The transfiguration makes a lot of sense in the season of Lent, and understanding its nexus with the death, resurrection, and ascension of Christ would help us have a rich Lenten experience.
When Moses and Elijah appeared on the mountain and conversing with our transfigured Saviour, the gospel of Luke tells us that they were speaking of his “DEPARTURE” which he was to accomplish in Jerusalem. Now, the word departure as a translation in its original text gives us the term “Exodus”. Exodus actually means departure, in other words. This exodus was to be accomplished in Jerusalem, according to their conversation (Jesus, Moses, and Elijah). What does this really mean? And why are Moses and Elijah discussing it with him? The answer is simple but significant:
In the Old Testament, the Prophets Isaiah, Jeremiah, and Ezekiel, over and over again depict the future age of salvation as a new Exodus. When God comes in the future to save his people, he would save them in ways that are similar to the way he saved them at the time of Moses. And Jesus in Luke chapter 9 is the one who would inaugurate that Exodus and accomplish it. Now, this New Exodus is very similar to the Old, and at the same time different from the old. Both of them are similar because they involve a journey that has a beginning and an end, and it is a journey that sets the people of God free and brings them home to the PROMISED LAND. However, they are different in their location and their destiny. The old exodus begins in Egypt and ended in Jerusalem (Promised land), whereas Jesus’ exodus begins in Jerusalem (where the old exodus ended) and would end in the heavenly promised land (heavenly Jerusalem). That is why Luke’s gospel ends with Jesus not only being raised from the dead but also his ascension into heaven. Therefore, this exodus or departure is the death, resurrection, and ascension into the heavenly promised land. Therefore, the exodus he wishes to accomplish is the heavenly exodus and not the earthly exodus – a transcendent reality, a greater exodus. The only way to do that is through the cross.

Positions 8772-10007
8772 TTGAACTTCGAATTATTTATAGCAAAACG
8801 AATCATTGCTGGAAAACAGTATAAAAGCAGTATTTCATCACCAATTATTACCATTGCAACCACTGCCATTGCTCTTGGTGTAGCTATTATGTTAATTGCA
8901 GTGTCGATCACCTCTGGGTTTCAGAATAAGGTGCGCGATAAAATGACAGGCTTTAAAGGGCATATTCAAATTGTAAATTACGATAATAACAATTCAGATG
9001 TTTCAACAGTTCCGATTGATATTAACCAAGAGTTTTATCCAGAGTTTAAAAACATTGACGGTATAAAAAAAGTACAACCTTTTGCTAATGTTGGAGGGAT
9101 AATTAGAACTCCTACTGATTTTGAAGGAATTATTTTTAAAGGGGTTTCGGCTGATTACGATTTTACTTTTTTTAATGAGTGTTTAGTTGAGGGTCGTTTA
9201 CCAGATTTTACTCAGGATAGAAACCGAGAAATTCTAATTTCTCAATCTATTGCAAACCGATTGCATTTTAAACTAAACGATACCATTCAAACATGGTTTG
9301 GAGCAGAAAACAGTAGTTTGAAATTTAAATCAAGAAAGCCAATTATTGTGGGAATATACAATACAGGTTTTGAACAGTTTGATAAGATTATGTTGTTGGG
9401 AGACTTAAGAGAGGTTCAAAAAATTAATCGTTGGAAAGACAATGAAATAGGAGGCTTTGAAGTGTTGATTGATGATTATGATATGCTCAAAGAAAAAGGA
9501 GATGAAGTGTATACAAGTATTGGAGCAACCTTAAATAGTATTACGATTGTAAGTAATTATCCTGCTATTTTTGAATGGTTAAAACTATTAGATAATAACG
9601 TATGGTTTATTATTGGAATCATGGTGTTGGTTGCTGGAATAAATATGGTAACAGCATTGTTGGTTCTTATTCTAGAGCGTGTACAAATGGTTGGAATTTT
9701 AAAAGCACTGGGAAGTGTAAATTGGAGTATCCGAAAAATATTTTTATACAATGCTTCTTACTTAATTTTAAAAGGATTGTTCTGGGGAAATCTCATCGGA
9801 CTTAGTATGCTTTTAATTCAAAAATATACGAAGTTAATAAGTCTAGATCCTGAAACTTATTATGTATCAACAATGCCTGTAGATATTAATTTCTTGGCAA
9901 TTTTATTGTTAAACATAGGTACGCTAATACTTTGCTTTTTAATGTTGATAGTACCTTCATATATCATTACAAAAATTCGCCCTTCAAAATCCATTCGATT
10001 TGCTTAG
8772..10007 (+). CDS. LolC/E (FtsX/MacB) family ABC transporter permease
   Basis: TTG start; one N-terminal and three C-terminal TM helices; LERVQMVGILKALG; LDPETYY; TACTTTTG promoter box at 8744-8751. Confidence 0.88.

That is why the Church in her wisdom already offers us this reality on the second Sunday of Lent giving us a projection of Jesus’ death, resurrection, and ascension into heaven.
© By Fr. Chinaka Justin Mbaeri, OSJ
Paroquia Nossa Senhora de Loreto, Vila Medeiros, São Paulo
firstname.lastname@example.org / email@example.com
PS: Have you prayed your Rosary today?
Lord open our minds, hearts and ears to appreciate remonstration daily granted to us.